During his State of the Commonwealth address in January, Governor Baker highlighted the empowerment zone approach in Springfield as a promising way to improve struggling schools, and said he supports legislation filed by Senator Eric Lesser (D- East Longmeadow) and Rep. Alice Peisch (D-Wellesley) that would give school districts more flexibility to turn around underperforming schools by creating “Innovation Zones,” similar to what Springfield schools did.

“As Massachusetts looks for ways to improve struggling schools and close the achievement gap, the empowerment zone model holds promise as a strategy for giving educators the flexibility and support they need, within a stable framework for public accountability for results,” Education Secretary James Peyser said.

“I’m grateful to have Governor Baker in Springfield to see first-hand the great work our teachers, administrators, students and parents are doing to improve our students’ education at Forest Park Middle School and our other schools,” Senator Eric Lesser said.

“We are honored to have the Governor and Secretary Peyser visit Springfield and one of our empowerment schools. I think the work being done at the empowerment schools could be model across the state and country,” Springfield School Superintendent Daniel Warwick said. “This is a model that gives schools a different opportunity to make the radical changes necessary to turnaround schools.”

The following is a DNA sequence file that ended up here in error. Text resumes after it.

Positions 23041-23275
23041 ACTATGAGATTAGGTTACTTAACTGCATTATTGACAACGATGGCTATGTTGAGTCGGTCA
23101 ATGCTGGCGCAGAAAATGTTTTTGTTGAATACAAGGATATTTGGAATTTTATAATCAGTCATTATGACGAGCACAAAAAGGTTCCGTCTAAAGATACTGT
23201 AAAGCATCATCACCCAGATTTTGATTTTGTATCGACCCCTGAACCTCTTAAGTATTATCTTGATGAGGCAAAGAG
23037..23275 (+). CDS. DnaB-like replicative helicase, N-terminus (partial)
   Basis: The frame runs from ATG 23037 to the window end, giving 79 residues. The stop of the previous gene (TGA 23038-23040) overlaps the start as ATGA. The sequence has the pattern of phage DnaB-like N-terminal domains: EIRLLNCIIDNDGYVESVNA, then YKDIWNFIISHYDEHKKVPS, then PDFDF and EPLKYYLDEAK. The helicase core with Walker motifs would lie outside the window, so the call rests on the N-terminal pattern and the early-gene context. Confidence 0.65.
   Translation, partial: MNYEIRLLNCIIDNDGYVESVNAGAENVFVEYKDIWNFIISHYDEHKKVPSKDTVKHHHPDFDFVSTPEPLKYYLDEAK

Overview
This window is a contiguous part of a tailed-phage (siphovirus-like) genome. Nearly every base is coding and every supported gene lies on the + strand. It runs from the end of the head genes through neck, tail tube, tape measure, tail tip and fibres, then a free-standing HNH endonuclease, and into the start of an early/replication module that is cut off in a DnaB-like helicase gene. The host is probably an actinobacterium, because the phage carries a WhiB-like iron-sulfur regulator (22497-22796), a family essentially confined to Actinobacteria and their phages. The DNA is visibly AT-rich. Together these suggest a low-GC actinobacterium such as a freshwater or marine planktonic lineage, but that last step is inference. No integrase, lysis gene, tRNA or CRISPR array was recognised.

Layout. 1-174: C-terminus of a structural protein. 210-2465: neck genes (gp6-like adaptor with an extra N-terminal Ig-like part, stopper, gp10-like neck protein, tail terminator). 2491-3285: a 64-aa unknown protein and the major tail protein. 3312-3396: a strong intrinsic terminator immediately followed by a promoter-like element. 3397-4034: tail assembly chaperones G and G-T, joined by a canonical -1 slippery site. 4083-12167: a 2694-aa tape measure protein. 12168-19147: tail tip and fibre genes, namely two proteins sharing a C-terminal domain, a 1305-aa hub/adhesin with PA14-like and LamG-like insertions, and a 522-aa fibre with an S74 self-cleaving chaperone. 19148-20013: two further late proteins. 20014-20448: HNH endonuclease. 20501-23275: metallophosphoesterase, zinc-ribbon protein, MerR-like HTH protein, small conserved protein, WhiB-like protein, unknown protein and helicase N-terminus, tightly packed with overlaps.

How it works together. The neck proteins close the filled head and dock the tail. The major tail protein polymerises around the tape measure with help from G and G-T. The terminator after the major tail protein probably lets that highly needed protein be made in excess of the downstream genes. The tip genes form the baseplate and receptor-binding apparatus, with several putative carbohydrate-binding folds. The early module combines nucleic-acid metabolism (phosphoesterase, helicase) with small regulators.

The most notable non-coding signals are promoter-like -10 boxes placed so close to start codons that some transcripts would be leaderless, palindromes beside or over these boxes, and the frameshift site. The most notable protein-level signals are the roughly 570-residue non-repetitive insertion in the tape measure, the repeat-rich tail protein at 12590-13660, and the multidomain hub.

The schools in the Springfield Empowerment Zone Partnership are governed by a seven-member board that includes Mayor Dominic Sarno, School Superintendent Daniel Warwick and School Committee Vice Chair Chris Collins, as well John Davis, James Morton, Beverly Holmes and Chris Gabrieli, who chairs the empowerment zone board.

After the first year, the majority of schools in the Zone showed improvements in three of the state’s primary performance measures, including percentage of students meeting standards, composite performance index (CPI) and student growth percentile (SGP).

“I am very happy Governor Baker visited the Empowerment Zone today. The Springfield Empowerment Zone Partnership has turned out to be a wonderful option to address the needs of struggling schools,” said Chris Collins, who is a school committee member and on the board of the Empowerment Zone. “All indicators show these schools are all improving, some at a faster pace than others, but all making the kinds of improvements we are looking for. I think we are all excited about the potential for this type of approach for schools throughout the state, and the country.”  

The Baker-Polito Administration has proposed increasing spending on all K-12 schools by more than $318 million dollars since taking office in 2015. Earlier this year, after years of nominal increases for providers, Governor Baker proposed a 6% rate increase for early education providers, worth more than $28 million dollars, and includes plans to increase annual support for infant and toddler providers by more than $9 million. Massachusetts was recently ranked #1 in the country for education by U.S. News and World Report, and also tops the list for best performing states on Advanced Placement Exams.